------------------
        SERVING FOR PRIDE
        PROUD TO SERVE!

        [This message has been edited by JAMESBENNETT (edited 01-19-2001).]

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        • #5
          Our first out truck is the regular cab, 99 percent of the time its just a driver in it anyway, ocasionally someone else will ride if they get to the station at the same time as the first person, we run a lot of dirt and gravel roads and this truck will manuver like a lot smaller truck, it is on a 1997 4900 IH chassis, E-One attack tanker, 1250 pump, 1280 tank, it is long but turns very well, if you have to wait on the five firemen to ride ,then you will need the bigger cab, if not, just get the regular cab and you will have some extra space. we do hit a few tree limbs with it every once in a while because it is so tall, but other than that it works good
          Tyler,
          Weiner Vol Fire & Rescue
          Weiner, AR
          ANYWHERE-ANYTIME

          Comment


          • #6
            Commercial vs Custom (Cab Over)is a longstanding debate.

            You have to balance your Dept's specific needs & resources (Budget) aginst the cost/benifits of a Custom Cab chassis.

            I know it sounds like a "grade school" thing to do, but take a notebook and make a list of questions like:

            * How much of our truck money can we afford to spend on a Cab/Chassis and still get all the features we need in the truck. (Priority one item here !! If you can carry 10 Fully dressed FF's but your truck can't fight fire - then you just bought yourself an overpriced bus)
            * How many FF's are you trying to seat ?
            *Will the cab provide enough room for them to dress out enroute to a call?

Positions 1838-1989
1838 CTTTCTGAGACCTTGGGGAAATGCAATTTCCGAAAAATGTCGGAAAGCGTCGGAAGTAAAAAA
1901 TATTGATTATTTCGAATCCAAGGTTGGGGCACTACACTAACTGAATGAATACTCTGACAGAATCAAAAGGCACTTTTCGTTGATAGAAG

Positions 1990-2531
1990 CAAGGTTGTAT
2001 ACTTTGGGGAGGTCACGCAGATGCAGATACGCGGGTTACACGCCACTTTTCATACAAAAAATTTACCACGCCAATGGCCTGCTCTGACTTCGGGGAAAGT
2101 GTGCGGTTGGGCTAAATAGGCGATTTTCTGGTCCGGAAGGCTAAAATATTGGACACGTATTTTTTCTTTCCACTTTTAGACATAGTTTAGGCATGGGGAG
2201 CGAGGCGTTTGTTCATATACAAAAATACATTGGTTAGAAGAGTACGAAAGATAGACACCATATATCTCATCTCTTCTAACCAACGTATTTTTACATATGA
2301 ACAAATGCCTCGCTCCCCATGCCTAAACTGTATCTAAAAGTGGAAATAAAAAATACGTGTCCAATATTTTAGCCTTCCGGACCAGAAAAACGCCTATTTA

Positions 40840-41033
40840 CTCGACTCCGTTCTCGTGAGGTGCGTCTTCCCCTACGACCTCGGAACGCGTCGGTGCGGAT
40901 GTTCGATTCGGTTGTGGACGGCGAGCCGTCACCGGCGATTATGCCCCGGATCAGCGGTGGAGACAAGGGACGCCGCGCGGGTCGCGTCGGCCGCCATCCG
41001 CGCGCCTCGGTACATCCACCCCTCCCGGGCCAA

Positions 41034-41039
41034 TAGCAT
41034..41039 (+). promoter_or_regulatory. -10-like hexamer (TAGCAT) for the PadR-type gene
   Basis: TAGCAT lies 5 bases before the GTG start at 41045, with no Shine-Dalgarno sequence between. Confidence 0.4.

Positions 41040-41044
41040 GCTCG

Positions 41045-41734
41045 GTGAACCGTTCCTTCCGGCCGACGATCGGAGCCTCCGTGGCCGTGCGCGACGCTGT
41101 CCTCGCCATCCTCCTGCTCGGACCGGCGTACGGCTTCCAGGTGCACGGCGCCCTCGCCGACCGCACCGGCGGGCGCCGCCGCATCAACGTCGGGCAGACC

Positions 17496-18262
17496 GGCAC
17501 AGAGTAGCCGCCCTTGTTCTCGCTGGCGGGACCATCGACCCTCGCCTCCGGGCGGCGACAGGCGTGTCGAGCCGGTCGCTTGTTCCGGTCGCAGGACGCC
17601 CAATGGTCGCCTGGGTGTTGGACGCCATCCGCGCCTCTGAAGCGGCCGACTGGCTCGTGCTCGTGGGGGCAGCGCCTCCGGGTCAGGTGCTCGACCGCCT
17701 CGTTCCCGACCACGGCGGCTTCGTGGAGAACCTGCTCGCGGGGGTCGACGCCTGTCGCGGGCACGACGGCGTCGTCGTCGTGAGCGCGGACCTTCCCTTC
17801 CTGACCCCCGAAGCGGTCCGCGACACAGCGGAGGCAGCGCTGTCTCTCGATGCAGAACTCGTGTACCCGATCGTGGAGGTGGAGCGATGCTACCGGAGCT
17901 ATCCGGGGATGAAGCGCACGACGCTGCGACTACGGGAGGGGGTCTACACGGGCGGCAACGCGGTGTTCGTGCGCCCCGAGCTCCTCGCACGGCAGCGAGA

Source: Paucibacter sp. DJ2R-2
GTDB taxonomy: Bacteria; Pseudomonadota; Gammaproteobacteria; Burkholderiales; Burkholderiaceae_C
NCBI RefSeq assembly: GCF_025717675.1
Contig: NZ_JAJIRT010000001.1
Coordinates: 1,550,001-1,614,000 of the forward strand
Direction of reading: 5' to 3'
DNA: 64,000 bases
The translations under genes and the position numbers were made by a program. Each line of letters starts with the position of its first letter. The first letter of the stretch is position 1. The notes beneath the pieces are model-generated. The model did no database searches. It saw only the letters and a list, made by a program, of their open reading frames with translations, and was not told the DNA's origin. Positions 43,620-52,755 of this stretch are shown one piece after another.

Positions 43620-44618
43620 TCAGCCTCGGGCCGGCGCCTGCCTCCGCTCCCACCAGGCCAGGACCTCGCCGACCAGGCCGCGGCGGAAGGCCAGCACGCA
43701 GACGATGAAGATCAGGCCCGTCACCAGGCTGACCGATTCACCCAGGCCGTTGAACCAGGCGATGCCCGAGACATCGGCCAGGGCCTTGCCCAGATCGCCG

* Will you have room for SCBA Seats ?
            * Can you get a properly sized motor (HP & Torque) in the chassis ? (As James mentioned)
            * Will the floor height present a problem with Fully dresses FF's entering/exiting the cab (EG - How many steps do you need & what size)
            * Will the Cab Doors allow a fully dressed FF to enter/exit the vehicle safely ?
            * Are there Height / Width restrictions (As everyone before me has mentioned)

            and the list goes on and on as far as you want to take it. Then look at each cab/chassis configuration that will work in your area to see which one "scores" best on your list.

            Also - take a look at your current trucks - take things you like or that work well for you & incorporate them into your new truck. Also - take things you dislike or that don't work and make sure you don't get the same thing again.

            Spec'ing a truck is something that requires LOTS of time, research, and forethought. It can be a long, hard, drawnout process but in the end your effort will be worth it if you did the job correctly.

            I wish you the best of luck.
            Take Care - Stay Safe
            Stephen
            FF/Paramedic